- In the late 12th century, Alfonso II of Aragon took the town after a short battle in the war against Viscount Trencavel of Carcassonne
- By 1202, the Archbishop of Narbonne recovered his rights over Quillan
- Around 1210, during the Albigensian Crusade, the castle was taken by Simon de Montfort’s army and he awarded it to Guy de Lévis, his faithful lieutenant, much to the outrage of the Archbishop of Narbonne
- In 1216, the Archbishop of Narbonne wrote a petition to Pope Honorius asking to have his rights restored at Quillan
- In 1232, the existing castle was built on the site of the old Visigoth fortress; power over Quillan at this time alternated between the King of France and the Archbishop of Narbonne
- In 1247, St. Louis (King of France) decided to create several cities in the south including Limoux; Quillan too was elevated to city status and named Quillanus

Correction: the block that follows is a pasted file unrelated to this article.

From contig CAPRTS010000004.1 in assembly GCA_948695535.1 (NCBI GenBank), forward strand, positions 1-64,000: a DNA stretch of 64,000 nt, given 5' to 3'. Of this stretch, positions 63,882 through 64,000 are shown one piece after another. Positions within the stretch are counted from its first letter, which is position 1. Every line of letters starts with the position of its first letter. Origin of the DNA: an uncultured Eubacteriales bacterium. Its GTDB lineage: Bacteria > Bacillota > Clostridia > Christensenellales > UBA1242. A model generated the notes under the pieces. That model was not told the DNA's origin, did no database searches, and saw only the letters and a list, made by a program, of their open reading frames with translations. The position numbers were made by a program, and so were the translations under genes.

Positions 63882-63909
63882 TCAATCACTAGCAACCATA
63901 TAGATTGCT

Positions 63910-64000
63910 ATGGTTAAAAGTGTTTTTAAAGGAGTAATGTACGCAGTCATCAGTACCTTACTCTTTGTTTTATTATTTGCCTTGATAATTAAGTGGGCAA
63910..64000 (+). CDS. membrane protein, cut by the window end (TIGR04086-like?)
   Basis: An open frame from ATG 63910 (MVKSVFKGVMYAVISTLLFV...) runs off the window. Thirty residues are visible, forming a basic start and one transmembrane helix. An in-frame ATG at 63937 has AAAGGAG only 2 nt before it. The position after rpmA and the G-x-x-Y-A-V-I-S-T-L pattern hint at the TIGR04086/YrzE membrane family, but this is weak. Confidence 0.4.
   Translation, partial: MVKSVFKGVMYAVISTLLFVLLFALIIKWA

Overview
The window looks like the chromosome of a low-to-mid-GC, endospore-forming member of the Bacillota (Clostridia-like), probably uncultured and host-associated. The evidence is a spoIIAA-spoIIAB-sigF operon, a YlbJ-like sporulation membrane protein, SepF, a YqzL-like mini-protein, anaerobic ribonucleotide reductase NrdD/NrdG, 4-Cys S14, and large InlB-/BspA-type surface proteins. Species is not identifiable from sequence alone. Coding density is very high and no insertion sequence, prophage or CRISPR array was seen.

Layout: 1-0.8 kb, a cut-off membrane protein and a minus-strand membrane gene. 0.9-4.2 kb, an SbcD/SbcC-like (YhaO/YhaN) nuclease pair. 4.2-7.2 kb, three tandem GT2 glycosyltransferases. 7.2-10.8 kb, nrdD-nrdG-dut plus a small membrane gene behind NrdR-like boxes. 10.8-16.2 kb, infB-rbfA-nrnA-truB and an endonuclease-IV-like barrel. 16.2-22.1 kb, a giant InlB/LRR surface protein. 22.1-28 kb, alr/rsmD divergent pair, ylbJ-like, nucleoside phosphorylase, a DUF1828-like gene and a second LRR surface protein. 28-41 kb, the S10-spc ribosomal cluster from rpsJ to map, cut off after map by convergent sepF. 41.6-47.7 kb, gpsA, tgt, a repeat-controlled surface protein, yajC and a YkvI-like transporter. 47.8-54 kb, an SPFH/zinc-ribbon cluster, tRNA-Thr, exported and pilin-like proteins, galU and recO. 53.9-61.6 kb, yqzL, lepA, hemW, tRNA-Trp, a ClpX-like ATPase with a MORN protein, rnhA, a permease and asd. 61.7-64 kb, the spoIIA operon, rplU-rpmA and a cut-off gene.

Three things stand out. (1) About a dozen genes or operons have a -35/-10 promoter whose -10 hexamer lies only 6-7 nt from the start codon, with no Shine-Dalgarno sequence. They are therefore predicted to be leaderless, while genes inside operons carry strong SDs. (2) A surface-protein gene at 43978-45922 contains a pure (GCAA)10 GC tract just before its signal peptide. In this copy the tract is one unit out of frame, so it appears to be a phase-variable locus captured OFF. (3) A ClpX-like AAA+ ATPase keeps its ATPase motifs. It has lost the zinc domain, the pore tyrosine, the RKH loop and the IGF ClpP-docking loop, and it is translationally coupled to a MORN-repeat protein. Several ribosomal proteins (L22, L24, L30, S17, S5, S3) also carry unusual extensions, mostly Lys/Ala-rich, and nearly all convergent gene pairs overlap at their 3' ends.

- In 1280, King Philip III finally abandoned all land and rights to the Archbishop of Narbonne
- In 1281, the garrison was established, overseen by an appointee of the Archbishop
- In 1332, the castle was given to the King of France, leading to a renovation of the castle
- In 1341, the renovation of the castle was complete
- In 1345, famine decimated the region
- In 1347, the first black plague hit Quillan
- In 1350, the second plague decimated the population, killing two thirds
- In 1351 a text mentions that the Quillan diocese “has its own beautiful castle with two adjacent orchards”
- In 1394, during the Hundred Years War, the castle was fortified
- By 1480, the Aragonese troops ravaged the regions of Fenouillèdes and the Upper Aude Valley; the Spanish occupied Quillan